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I just saw a flash of grey as it went into the tree and then out of sight. From my current position I did not have a shot, as the roof of the tin shed was obstructing my view. I rose and crept over to the gate opposite and figured that if I used this as a rest, I would be solid. I moved over, and the pigeon came into view. It knew I was there but didn’t seem bothered as it basked in the last bit of the day’s warm sunshine and quite possibly the year’s too.

As I sighted up the pigeon, I used the hamster to give me that bit more elevation and rested my forearm on the gate. The woodie was a lasered 45 yards towards the rear of the tree. Not a problem on this still evening. With 1.5 Mil-Dots hold-over on the Hawke AMX ret’ and a head shot was almost guaranteed. Again, the peace of the countryside was briefly interrupted by a shot, shortly followed by frantic flapping as the pigeon clattered down through the brittle dead branches of the willow tree, before coming to rest on the ground.

Head shot

When I went to retrieve it, it was indeed head shot. I picked it up and put it with the dove by the car. I thought I’d just go for a walk round the field in the hope of shooting a rabbit. I knew I didn’t have too much longer. The shadows were lengthening by the minute and I gently made my way over the stream and into the small patches of trees that were scattered over the property. I wasn’t having all that much luck but there wasn’t anywhere I’d rather be. Being out on days like this really are special, and I enjoy every second of them.

I turned back to head towards home, feeling that maybe my day was over. I headed back down one of the grassy banks and scanned the area I was heading towards, just in case a bird had come down or rabbit hopped out while I was away. At first, it looked bare but then I noticed a pigeon. It was just walking and pecking at the grass on the field. It was over 100 yards away, so I needed to get closer. The cover between me and the quarry was good, so I didn’t need to be all that sneaky, not for the first stage anyway.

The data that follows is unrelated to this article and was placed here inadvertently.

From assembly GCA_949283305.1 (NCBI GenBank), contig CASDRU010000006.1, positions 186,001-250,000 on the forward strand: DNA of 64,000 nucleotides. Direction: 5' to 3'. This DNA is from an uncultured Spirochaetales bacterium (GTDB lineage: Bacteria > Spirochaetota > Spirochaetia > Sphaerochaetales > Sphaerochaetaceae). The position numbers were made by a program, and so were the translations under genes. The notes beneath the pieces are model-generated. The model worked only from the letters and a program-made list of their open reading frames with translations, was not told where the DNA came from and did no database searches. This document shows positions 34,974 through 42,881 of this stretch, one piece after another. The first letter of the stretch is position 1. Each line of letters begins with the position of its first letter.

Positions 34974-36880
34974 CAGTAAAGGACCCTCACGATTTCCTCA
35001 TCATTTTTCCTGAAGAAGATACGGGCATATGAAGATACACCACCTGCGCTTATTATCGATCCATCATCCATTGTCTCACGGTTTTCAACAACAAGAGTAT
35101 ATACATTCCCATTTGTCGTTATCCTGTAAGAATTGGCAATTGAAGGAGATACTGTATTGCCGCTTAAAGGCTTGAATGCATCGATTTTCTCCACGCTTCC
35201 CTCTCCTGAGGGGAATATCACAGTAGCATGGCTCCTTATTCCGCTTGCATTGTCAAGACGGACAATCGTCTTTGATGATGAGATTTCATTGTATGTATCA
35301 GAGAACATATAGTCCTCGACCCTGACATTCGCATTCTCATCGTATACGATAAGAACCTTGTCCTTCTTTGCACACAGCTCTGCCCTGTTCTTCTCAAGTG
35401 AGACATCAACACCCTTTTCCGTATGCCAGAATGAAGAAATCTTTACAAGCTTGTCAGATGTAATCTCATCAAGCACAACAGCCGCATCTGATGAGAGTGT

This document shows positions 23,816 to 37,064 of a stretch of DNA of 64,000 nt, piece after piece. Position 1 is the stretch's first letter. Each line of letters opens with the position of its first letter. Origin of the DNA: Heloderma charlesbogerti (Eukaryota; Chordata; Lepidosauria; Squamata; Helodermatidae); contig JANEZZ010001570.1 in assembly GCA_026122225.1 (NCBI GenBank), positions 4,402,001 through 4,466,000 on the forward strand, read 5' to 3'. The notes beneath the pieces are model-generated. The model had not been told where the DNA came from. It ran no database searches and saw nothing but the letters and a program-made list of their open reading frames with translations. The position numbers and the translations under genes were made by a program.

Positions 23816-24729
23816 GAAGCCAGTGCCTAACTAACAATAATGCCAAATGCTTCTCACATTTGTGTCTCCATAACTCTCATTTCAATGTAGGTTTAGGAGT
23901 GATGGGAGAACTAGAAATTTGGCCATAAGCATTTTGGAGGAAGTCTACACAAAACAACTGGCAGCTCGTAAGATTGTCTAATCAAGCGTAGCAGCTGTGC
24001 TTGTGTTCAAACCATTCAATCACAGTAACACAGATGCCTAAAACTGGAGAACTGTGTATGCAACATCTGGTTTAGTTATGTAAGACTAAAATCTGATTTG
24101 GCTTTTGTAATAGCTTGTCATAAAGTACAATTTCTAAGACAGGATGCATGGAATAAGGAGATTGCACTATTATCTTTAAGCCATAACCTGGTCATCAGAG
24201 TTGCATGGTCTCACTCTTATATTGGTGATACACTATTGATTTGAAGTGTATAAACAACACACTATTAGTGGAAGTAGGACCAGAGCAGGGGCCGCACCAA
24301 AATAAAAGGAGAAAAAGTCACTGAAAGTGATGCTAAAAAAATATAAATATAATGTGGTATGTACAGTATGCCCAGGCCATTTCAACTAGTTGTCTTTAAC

Three in the bag!

I walked down back under the hawthorn bushes and over the stream at a fair pace. I didn’t want the pigeon flying away because I was too slow! I made it to a shed for cover and I was a little warier now, as I was tantalisingly almost within range. I slowly crept through the cattle shelter, which changed the angle of approach and made me unsure on the bird’s exact location. I peered out of the end of the shelter, to try and spot it but had no joy, maybe it had flown?

I retreated and changed my angle of attack to the left of the shed, anticipating that the pigeon may have moved. I was hunched as low as I could be, knowing that the bird could come into view at any moment. By the time I located it, I was well clear of the shed I first intended to take the shot from, I was in the open. It was just over the brow of a small mound in the field, hence it being out of sight for so long. I dropped into a kneeling position and steadied myself for a shot. I could see that it was very close now. I could hardly believe that it hadn’t flown already. I aimed bang on crosshair. It was facing away, and the pellet drove straight between the shoulder blades. Its wings splayed out and its head fell limp on the ground. That was three in the bag.

I gathered up all the shot birds and placed them in my game bag, so as not to make a mess in the car on the way home. I phoned the landowner to let him know the result and he was happy. Job done; for today, anyway!

I am very sad to write that since this visit, the landowner who so kindly allowed me this permission and took such interest in my shooting has passed away suddenly. He had become a good friend to me, full of knowledge and encouragement. I miss him and will always be reminded of him when the sun shines here like it did on this occasion. I owe him my thanks and dedicate this article in memory of him; Mr J!